Professor Ping Zhang Gets Down with 62 Questions

The Outlook got a chance to sit down with Ping Zhang, an adjunct Chinese and foreign language professor. Zhang was asked 62 rapid fire questions without time to give much explaination. This is what she said:

Outlook: What part of China are you from?

PZ: Beijing.

Outlook: How many years did you live there?

PZ: More than 40 years.

Outlook: Did you live in any other parts of China?

PZ: Yes.

Outlook: What is your favorite memory while living in China?

PZ: The people and the food.

Outlook: What is your favorite place in China to visit?

PZ: Xi’an, my hometown.

Outlook: What do you miss the most about China?

PZ: My family members and Chinese food.

Outlook: How is the culture different from America?

PZ: In America, things are done via email, while things are done on the phone and at the meetings.

Outlook:Do you ever go back?

PZ: Not recently.

Outlook: Does your family still live there?

PZ: Yes.

Outlook:Where did you go to college in China?

PZ: Beijing.

Outlook: What did you study in college?

PZ: Business English.

Outlook: What made you want to study that?

PZ: Because of my interest in English.

Outlook: Did you attend any schools here in America?

PZ: Yes.

Outlook: Did you teach in China before coming to America? If so, what did you teach?

PZ: Yes, English.

Outlook: What made you want to be a teacher?

PZ: I like to work with students.

Outlook: What made you want to leave China?

PZ: My interest in the English language.

Outlook: When did you learn to speak English?

PZ: Grade six.

Outlook: Is English a dominate language in China?

PZ: Not an official language, but a popular 1st foreign language.

Outlook: Was it hard for you to learn?

PZ: No.

Outlook: How long did it take?

PZ: I am still learning.

Outlook: If you could be fluent in another language what would you pick?

PZ: French.

Outlook: When did you come to America?

PZ: Four years ago.

Outlook: Why did you choose to come to America?

PZ: Prior education experience.

Outlook: How is the physical appearance of China different from America?​

PZ: Huge parking lots with less people in malls.

Outlook: What made you want to live in New Jersey?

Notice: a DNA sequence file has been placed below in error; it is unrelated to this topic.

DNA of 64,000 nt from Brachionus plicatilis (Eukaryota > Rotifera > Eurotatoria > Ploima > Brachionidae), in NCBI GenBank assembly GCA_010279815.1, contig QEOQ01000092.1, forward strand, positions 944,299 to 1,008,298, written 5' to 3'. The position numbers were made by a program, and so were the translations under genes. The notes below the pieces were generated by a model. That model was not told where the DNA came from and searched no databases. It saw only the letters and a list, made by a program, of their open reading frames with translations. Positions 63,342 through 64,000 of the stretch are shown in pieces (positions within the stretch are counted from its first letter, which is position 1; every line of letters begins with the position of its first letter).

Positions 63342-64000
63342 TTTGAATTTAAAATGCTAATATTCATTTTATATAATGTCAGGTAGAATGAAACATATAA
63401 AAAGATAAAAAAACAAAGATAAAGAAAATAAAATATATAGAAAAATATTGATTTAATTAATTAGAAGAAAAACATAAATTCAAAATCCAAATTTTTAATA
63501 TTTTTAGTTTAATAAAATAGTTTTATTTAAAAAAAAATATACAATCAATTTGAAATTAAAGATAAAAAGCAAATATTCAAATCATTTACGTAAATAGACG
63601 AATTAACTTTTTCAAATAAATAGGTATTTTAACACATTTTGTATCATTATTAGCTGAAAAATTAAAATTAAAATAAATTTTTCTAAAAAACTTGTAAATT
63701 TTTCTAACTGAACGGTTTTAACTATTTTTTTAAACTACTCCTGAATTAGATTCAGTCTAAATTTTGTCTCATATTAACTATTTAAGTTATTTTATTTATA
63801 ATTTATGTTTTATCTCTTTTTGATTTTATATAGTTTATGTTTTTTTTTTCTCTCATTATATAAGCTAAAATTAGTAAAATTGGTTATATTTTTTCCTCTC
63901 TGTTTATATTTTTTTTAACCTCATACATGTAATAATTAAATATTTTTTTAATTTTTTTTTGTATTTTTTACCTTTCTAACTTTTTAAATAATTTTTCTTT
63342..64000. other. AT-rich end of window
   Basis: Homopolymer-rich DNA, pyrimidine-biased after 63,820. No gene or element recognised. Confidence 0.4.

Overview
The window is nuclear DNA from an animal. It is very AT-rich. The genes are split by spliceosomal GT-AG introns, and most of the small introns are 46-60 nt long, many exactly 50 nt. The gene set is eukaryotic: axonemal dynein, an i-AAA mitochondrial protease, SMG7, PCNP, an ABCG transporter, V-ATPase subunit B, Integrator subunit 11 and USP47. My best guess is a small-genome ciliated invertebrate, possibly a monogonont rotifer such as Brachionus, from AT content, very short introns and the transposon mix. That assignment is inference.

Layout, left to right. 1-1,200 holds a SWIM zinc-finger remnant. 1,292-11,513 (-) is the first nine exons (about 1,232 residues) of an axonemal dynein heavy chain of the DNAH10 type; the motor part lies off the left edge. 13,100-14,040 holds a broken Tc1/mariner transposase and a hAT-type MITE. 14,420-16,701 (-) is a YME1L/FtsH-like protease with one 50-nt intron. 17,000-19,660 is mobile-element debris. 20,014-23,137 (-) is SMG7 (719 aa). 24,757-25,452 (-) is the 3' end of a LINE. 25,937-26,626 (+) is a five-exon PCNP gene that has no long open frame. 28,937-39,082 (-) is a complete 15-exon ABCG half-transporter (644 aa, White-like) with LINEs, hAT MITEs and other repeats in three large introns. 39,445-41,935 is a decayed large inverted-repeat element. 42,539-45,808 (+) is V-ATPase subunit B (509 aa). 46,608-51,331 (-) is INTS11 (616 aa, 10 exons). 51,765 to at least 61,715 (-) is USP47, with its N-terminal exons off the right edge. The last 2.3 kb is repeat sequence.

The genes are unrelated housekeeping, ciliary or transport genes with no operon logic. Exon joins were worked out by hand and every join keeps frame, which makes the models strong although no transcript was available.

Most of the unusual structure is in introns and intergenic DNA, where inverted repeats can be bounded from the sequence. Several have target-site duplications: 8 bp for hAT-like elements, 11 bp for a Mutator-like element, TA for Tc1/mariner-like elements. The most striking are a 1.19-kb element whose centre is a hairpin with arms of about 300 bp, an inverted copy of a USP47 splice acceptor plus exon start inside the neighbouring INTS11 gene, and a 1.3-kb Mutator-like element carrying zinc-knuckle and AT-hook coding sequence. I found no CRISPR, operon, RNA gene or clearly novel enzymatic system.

PZ: My job.

Outlook: Do you like New Jersey?

PZ: Yes.

Outlook: What is your favorite place in New Jersey?

PZ: The beach.

Outlook: Have you lived in any other states?

PZ: Yes.

Outlook: If you could live in any other place where would it be?

PZ: Virginia.

Outlook: What made you choose to teach at Monmouth?

PZ: The Chinese program and the inviting professors and staff.

Outlook: How long is the commute from your home to Monmouth?

PZ: Within 10 minutes.

Outlook: How long have you been teaching here?

PZ: Three years.

Outlook: What is your favorite thing about Monmouth?

PZ: The warm smiles at the MU campus.

Outlook: What is your least favorite thing about Monmouth?

PZ: The pizza​.

Outlook: What is your favorite lunch spot here?

PZ: Student center.

Outlook: What do you order? ​

PZ: Salad.

Outlook: If you weren’t teaching Chinese what would you teach instead?

PZ: International Business.

Outlook: If you had another profession other than teaching what would it be?​

PZ: A position related to international business.

Outlook: Since Monmouth is right near a beach, do you ever visit it?

PZ: Yes.

Outlook: Are there beaches in China?

PZ: Yes.

Outlook: What are some of your hobbies outside of teaching?

PZ: Cooking, Tai chi, reading, listening to music

Outlook: Do have any interest in the activities here at Monmouth?

PZ: Yes.

Outlook: Is there a Chinese club on campus?

PZ: Is Chinese Student Association considered a club?

Outlook: Do students have a hard time learning the language?

PZ: The American students do.

Outlook: Do you get a lot of students willing to learn the language?

PZ: No, only seven-12.

Outlook: What is your favorite kind of student?

PZ: Open-minded and ready to explore in different culture.

Outlook: What is a pet peeve that some students do?

PZ: Student’s comment: “that is strange.” It means students are not ready to understand and appreciate different cultures in global settings.

Outlook: Why do you like being at Monmouth?

PZ: Wonderful, supportive professors, the administrative staff and the beautiful campus.

Outlook: Are there any activities that go on at Monmouth that are dedicated to Chinese culture?

PZ: Yes.

Outlook: If so, what are they?

PZ: Chinese festival celebrations & Foreign Language Festival in November.

Outlook: When are they?

PZ: Mid-Autumn Festival in September and Chinese New Year in February.

Outlook: Do a lot of students participate in the activities?​

PZ: A lot of Chinese students.

Outlook: Do other faculty members participate?

PZ: Yes.

Outlook: Why should students take Chinese?

PZ: To discover appreciation of another culture, become open-minded, and to become competitive in the job market.

Outlook: What profession/professions do you think has the Chinese language in demand?​

PZ: International business, interpreter/translator, ESL/ Chinese teacher

Outlook: Is Chinese a common language in America?

PZ: In cities where there is a big Chinese population.

Outlook: Are there study abroad opportunities in China for students here at Monmouth?

PZ: The summer program with Prof. Wang from the Computer Science Department.

Outlook: Who is eligible?

PZ: MU students.

Outlook: What university in China is it affiliated with?

PZ: ​Nanjing University of Science and Technology, Xi’an University of Posts and Telecommunications and Xi’an University of Science and Technology.

Outlook: What part of China is it in?

PZ: Nanjing: east part of China; Xi’an: central part.

Outlook: To end, what is your favorite Chinese word?

PZ: 开心 (kai xin) – Happy

PHOTO COURTESY of Nicolette Accardi